Last Thursday, jWeb’s content team went to our first HubSpot User Group event. There, Matt Kamp from Influence & Co. discussed getting content published on influential sites. This LeapClixx-hosted lunch was a great opportunity to dive into one piece of the content marketing puzzle and discuss all the dos, don’ts, hows, and whys of off-site content.
The Real Results of Influencer Marketing
According to Influence & Co.’s surveys, 80% of consumers would rather learn about a company, product, or service through a series of informative articles rather than a straight up advertisement. That stat has changed the way marketers think about brand awareness over the last few years to focus less on traditional ads and more on content marketing.
However, many companies are already aware of the limitations that come with publishing content only on their own websites, from content fatigue to high content competition. Kamp explained that by writing useful, quality articles for other publications, companies can greatly expand their brand awareness and the public’s perception of that brand.
Help Customers Down the Content Marketing Funnel
Why is publishing content around the web important? Kamp outlined a basic funnel to describe how content marketing works best:
- Off-site content (published on other sites)
- On-site content (published on your website)
- “Gated” content (requires the user to provide some information—usually an email address—to access the content)
- Continuous engagement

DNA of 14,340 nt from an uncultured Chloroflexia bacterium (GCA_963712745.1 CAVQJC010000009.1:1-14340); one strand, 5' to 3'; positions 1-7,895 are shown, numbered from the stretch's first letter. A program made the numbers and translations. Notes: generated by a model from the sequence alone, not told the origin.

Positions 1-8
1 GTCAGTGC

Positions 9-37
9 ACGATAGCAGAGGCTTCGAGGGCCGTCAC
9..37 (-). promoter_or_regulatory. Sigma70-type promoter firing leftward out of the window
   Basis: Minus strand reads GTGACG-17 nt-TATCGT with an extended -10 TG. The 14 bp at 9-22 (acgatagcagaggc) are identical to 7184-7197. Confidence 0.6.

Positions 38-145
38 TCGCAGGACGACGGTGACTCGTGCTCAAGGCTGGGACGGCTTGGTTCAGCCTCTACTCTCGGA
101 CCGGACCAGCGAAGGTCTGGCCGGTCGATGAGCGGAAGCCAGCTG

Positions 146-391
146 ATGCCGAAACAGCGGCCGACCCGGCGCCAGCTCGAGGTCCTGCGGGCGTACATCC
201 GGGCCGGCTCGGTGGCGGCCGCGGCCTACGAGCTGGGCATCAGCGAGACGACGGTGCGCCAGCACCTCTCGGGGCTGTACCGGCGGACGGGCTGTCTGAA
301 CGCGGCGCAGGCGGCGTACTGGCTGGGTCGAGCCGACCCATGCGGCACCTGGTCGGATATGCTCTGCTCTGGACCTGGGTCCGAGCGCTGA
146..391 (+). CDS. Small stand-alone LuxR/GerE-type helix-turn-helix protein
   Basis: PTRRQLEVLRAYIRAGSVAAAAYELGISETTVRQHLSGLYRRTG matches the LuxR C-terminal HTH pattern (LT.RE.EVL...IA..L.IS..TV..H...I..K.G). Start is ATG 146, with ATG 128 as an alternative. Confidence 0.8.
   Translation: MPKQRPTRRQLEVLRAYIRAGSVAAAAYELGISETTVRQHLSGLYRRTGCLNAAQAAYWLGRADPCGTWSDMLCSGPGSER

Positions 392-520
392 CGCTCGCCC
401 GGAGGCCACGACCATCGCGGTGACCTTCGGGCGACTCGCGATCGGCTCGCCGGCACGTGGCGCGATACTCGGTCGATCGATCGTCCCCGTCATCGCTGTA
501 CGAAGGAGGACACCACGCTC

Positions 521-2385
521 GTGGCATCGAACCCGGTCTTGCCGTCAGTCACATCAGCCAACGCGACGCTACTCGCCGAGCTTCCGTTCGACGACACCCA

Publishing content on other sites builds brand awareness, authority, and the customer’s trust. By using another site’s audience to grow your own, people will be more likely to come to you for when they have a question or need. Even so, companies spend so much time developing on-site and gated content that they don’t even bother with the first step of this funnel.
Crowd Source Your Content
The biggest problem that companies have with writing content—any content—is finding the time to do so. Writing a piece of useful, quality content takes an incredible amount of time that many businesses don’t have to spare. Luckily, there are ways to streamline your content that won’t damage its quality.
One of the ways you can cut down on the time it takes to write content is to get everyone at your company to chip in where they can. Kamp suggests you create a company “knowledge bank” where everyone from employees to owners can contribute relevant topics, answers to frequently asked questions, or stories about their company. By combining or expanding on this information, you can create unique, authentic content from your company with half the effort.
Create Mini-Campaigns for Each Piece of Gated Content
Once you’ve generated a wealth of topics and snippets of content in your company’s knowledge bank, it’s time to organize specific information into one of the three types of content (off-site, on-site, and gated).
Gated content is a great way to collect targeted leads, but you have to convince users that the gated content is worth giving out their information. Following Kamp’s content marketing funnel is a pretty solid way to prove that content’s worth. However, you can’t just publish a bunch of disconnected content on different platforms. Kamp stressed the importance of creating individualized campaigns for each piece of gated content you create.